A coffee-morning treat of a story that many will be able to relate to
Born to Welsh parents, Garry Cann, grew up in rural Wiltshire but moved to Herefordshire in 2014, near to renowned town of books, Hay-on-Wye. In a varied career, he's spent many years battling with computers as an IT specialist, been a professional musician and also a school bus escort for special-needs children. Yet in all this time writing has been his passion.
"I like nothing more than to be left alone with a pencil, a notebook and a cup of coffee," says Gary who has written four books, available via Amazon.
"Smallbrook, my first novel, is set in rural England during the First World War, and has received good reviews from readers."
His second - a more contemporary thriller called Greenhill, was just as well received, and is based on the Welsh Borders.
"There are many more ideas and projects that I'm working on," he adds. And they've included Morning Nap, an enjoyable short story many a reader will recognise.
For more about Gary and his novels, visit his author page on Amazon here
by Gary Cann
The mid-morning spring sun was shining softly in through the large window as Maggie quietly opened the door into the well-ordered lounge.
“Are you sleeping again?” she said to the gently snoring occupant of the old armchair. There was no response and she frowned. She had a lot to do this morning. It was cleaning day. The frown was soon replaced by a lingering look and a loving smile. She just couldn’t stay mad at him. She left him in peace. It was probably best for both of them if he kept out of her way while she was busy, instead of being constantly under her feet.
Still a sprightly silver haired seventy-two years old, Maggie - her given name of Margaret always sounded so formal to her and made her think of her mother - liked to look after their bungalow, and couldn't rest easy if she thought there were things to be done. Not like the lazy lump in the living room who wouldn't notice if the place hadn't been cleaned for a week as long as he had regular meals put in front of him. But she loved him all the same and knew that her love was returned. Looking after the home they had together came as naturally to her as breathing. It was what her mother had drummed into her as a girl, and that was just the way it was.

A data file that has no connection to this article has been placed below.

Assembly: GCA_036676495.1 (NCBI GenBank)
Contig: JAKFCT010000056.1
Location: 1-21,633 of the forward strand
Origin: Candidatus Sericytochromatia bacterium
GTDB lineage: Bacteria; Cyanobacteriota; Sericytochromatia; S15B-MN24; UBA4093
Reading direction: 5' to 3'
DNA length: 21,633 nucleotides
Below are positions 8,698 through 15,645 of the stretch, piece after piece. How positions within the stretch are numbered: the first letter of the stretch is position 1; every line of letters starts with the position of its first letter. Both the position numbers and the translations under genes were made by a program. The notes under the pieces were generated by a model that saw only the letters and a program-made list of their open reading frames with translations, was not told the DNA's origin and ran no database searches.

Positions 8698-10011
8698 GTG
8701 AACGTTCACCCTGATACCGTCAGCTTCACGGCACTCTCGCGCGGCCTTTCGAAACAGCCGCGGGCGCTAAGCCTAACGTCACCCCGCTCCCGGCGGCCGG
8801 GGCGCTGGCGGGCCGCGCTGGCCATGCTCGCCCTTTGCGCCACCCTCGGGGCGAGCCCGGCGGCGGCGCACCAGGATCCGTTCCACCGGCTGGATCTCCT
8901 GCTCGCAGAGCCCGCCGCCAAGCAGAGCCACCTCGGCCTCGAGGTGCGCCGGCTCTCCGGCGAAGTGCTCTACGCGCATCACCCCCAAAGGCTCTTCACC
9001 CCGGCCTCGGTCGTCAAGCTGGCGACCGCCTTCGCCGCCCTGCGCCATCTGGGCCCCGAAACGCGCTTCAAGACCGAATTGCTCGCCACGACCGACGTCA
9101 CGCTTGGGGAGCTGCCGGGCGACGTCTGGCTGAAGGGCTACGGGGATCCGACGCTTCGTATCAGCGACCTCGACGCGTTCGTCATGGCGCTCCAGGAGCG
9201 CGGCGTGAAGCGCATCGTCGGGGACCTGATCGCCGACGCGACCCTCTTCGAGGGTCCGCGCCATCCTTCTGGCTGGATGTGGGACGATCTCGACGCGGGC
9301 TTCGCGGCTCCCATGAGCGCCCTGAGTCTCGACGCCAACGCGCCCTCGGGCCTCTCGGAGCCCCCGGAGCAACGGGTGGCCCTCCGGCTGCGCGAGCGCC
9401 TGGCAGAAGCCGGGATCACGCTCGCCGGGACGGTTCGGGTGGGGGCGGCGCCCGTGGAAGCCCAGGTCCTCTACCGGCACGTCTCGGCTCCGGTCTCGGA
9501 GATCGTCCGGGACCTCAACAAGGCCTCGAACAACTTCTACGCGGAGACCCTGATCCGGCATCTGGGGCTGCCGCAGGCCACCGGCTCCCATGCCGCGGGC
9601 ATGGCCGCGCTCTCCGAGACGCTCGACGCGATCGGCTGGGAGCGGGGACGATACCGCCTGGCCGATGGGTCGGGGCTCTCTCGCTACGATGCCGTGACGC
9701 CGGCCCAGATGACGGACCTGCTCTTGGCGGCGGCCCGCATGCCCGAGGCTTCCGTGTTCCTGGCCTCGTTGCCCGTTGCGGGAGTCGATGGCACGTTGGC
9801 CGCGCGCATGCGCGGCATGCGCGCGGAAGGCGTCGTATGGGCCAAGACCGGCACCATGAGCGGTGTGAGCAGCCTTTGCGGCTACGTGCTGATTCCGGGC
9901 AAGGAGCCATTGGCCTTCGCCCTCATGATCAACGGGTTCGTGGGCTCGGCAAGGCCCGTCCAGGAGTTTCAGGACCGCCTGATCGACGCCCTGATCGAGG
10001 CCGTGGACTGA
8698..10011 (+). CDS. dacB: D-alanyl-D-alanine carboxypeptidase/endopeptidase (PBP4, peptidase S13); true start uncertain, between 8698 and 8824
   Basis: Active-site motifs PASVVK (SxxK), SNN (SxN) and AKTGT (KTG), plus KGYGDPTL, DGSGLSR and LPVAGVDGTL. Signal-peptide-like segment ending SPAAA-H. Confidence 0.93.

Home these days was a very different place from the old and large semi-detached they’d lived in. Now it was a modern one-bedroom bungalow on what was called a 'warden-controlled site', not that they saw the warden from one week to the next. It was near shops and a post office, a god-send as neither of them liked walking far. They'd moved there four years previously when Maggie, for all of her sprightliness, started having trouble with the stairs. Keeping the old place spick and span had been proving a problem as well, but Maggie was too fiercely independent and proud to have anyone in to do her housework for her. The bungalow was a dream to keep clean in contrast to their old place which had seemed to gather dust from out of nowhere.
In her flowered housecoat, Maggie conscientiously did her housework every other day except Sunday and Monday, never failing to sit down satisfied when she’d finished. As for Sunday, as far as she was concerned, that was still a day of rest and going to church, while Monday was for her washing and ironing, just as she had always done, and just as her mother and her grandmother had done before her. As for him, well, it didn't matter what day it was as he would usually be asleep in his chair with the TV on for company. He slept a lot more these days.
She decided to leave the lounge for now and clean the bathroom instead; it wasn't that big and never took her long to finish. After running her fingers along the gleaming tiles and a final look to make sure she’d not missed anything, she closed the door with a sigh. There was something deeply satisfying about a shiny clean bathroom. Bedroom, hall and kitchen all quickly followed and despite the noise she must have made, she wasn't surprised that when she'd finished them, he was still asleep. Even vacuuming the living room floor hadn't disturbed him apart from a few extra disgruntled snores.
“You daft old sleepy head,” Maggie murmured to herself, her eyes filled with love for him as she left him to it. He looked so comfortable and peaceful and as long as he was happy, she didn't mind.